Caffeinate ‘em with a cup of joe

A large body of research indicates that intermediate doses of caffeine benefits information processing. In particular, attention, semantic memory, and logical reasoning are effected. Since these processes are involved in the persuasion process, researchers from the University of Queensland set out to determine if caffeine consumption affects persuasion.

The researchers found that moderate amounts of caffeine consumption can bolster our attention and agreement to persuasive arguments. In the experiments, study participants were asked about their attitudes towards voluntary euthanasia before and after reading persuasive arguments that were counter-attitudinal to their beliefs. Those participants who ingested caffeine equivalent to two cups of coffee versus a placebo prior to being exposed to the arguments exhibited greater agreement with arguments, message-related thinking, as well as argument recall. So, try and meet with your counterpart in the morning over coffee and maybe even a bagel or donut. As a bonus, your counterpart (and you) will be less likely to succumb to decision fatigue, a phenomenon covered by my colleague Dr. Dennis Stolle in this video.

In negotiations, moving the needle even a little in your favor can help realize the goal of settling your case during a time where courts are largely not in session, and may not be for the foreseeable future. In fact, many jurisdictions are encouraging alternate dispute resolution as a way of reducing an ever-increasing backlog of cases. Utilizing the research-backed tips provided in this three-part series in conjunction with one another, you can increase your persuasiveness and counterparts’ reception to your arguments to get the deal done.

Barker, E. (2018, October 08). New neuroscience reveals 7 secrets that will make you persuasive. Retrieved March 23, 2021, from https://www.bakadesuyo.com/2018/10/persuasive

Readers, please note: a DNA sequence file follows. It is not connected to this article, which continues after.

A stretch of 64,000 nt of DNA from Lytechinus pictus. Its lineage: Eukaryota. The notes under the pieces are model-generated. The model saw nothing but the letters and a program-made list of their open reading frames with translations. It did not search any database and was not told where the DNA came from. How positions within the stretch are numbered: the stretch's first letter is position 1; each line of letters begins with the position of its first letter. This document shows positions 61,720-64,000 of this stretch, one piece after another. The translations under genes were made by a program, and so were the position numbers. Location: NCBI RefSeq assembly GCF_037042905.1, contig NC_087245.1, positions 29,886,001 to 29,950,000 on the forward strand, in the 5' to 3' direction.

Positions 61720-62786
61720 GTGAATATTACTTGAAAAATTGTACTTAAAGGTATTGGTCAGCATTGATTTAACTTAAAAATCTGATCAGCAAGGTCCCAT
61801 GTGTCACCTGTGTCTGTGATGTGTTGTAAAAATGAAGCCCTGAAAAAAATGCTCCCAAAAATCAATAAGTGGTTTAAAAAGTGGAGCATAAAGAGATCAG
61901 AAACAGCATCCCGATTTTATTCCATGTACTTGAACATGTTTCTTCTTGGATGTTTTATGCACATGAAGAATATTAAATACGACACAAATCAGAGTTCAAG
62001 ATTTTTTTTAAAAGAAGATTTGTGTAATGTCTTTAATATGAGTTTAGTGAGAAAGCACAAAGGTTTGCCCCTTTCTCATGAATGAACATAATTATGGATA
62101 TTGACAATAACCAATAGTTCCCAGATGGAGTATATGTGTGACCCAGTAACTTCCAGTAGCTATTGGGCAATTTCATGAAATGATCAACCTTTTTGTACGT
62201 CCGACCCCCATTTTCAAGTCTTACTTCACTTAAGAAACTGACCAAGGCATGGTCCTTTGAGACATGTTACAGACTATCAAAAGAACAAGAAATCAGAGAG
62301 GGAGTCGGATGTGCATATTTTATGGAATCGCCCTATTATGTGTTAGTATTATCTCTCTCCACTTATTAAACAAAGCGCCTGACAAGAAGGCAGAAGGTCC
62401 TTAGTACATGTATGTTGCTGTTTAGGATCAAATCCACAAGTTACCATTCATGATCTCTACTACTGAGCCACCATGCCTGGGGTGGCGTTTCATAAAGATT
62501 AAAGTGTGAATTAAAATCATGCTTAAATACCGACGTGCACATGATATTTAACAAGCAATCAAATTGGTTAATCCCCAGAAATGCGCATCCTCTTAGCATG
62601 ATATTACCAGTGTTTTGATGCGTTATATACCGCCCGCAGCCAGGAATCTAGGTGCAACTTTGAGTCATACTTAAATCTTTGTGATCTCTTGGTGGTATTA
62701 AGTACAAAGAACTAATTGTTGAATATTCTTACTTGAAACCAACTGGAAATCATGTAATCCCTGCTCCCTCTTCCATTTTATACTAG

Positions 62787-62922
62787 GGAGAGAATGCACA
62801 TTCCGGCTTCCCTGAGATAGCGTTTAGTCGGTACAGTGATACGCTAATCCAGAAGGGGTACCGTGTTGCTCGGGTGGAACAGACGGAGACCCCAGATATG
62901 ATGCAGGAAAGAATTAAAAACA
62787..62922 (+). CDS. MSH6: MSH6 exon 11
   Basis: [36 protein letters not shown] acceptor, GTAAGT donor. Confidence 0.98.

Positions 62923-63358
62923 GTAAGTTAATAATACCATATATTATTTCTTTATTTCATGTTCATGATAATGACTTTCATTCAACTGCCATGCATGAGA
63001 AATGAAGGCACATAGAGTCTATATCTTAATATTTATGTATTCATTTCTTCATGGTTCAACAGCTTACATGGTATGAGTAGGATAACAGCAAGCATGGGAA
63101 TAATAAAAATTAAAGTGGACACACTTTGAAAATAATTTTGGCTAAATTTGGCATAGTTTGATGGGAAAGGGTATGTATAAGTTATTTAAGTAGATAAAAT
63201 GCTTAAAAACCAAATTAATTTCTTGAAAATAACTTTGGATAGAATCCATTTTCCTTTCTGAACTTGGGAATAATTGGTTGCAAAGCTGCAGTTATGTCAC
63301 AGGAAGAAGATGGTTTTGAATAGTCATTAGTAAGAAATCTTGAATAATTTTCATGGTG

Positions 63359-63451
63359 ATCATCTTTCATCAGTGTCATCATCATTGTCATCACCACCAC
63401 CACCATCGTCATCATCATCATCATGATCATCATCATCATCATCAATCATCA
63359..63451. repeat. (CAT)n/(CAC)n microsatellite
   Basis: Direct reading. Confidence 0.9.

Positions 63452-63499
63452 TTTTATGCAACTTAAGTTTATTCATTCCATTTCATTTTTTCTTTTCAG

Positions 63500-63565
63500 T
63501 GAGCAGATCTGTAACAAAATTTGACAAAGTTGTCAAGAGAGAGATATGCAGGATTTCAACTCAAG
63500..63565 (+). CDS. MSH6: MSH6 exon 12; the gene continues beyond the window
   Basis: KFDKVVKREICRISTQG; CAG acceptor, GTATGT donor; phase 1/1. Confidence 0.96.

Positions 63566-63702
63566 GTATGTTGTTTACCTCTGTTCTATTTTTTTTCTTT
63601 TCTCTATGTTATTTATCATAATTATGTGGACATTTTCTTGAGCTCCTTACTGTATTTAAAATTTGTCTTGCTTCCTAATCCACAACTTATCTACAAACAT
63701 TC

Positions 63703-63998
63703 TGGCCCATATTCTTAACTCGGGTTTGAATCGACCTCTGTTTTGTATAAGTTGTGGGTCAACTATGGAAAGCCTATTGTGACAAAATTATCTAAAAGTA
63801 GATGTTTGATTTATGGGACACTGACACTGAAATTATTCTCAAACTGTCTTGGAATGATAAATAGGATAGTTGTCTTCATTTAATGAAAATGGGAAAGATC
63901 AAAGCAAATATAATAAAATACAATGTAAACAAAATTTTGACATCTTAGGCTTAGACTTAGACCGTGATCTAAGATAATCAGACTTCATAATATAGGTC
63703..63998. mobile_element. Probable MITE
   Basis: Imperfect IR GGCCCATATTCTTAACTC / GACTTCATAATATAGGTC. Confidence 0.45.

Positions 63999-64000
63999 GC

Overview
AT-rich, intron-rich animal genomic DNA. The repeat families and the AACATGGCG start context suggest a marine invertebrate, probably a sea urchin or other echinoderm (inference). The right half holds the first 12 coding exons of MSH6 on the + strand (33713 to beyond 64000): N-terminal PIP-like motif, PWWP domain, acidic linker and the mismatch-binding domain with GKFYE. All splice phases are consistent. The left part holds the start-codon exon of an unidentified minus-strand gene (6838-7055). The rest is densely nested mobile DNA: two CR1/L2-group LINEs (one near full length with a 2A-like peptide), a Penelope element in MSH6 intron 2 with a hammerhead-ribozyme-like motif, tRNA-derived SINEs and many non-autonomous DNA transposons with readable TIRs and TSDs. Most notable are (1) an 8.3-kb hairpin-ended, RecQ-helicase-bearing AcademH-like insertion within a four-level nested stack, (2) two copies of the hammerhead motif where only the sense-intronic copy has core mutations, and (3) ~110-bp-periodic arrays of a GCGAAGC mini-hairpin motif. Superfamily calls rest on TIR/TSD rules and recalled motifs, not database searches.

Hotz, R. L. (2012, May 07). Science reveals why we brag so much. Retrieved March 10, 2021, from https://www.wsj.com/articles/SB10001424052702304451104577390392329291890

Martin, P. Y., Hamilton, V. E., McKimmie, B. M., Terry, D. J., & Martin, R. (2007). Effects of caffeine on persuasion and attitude change: the role of secondary tasks in manipulating systematic message processing. European Journal of Social Psychology, 37(2), 320-338. https://doi.org/10.1002/ejsp.347

Schenker, M. (2020, December 03). How to use Cialdini’s 6 principles of persuasion to boost conversions. Retrieved March 8, 2021, from https://cxl.com/blog/cialdinis-principles-persuasion/#:~:text=According%20to%20Cialdini%2C%20it%20affects,superficial%20interest%2C%20like%20physical%20attractiveness

Sharot, T. (2017). The Influential Mind: What the Brain Reveals About Our Power to Change Others. New York: Picador.


Amit is a consultant with ThemeVision LLC, a jury research and litigation consulting firm affiliated with Barnes & Thornburg LLP. Amit is both a lawyer and a social psychologist, combining his background in law and psychology to provide clients with a comprehensive approach toward jury selection and consulting. Amit can be reached via telephone at (317) 231-7744 or by e-mail at amit.patel@themevision.com.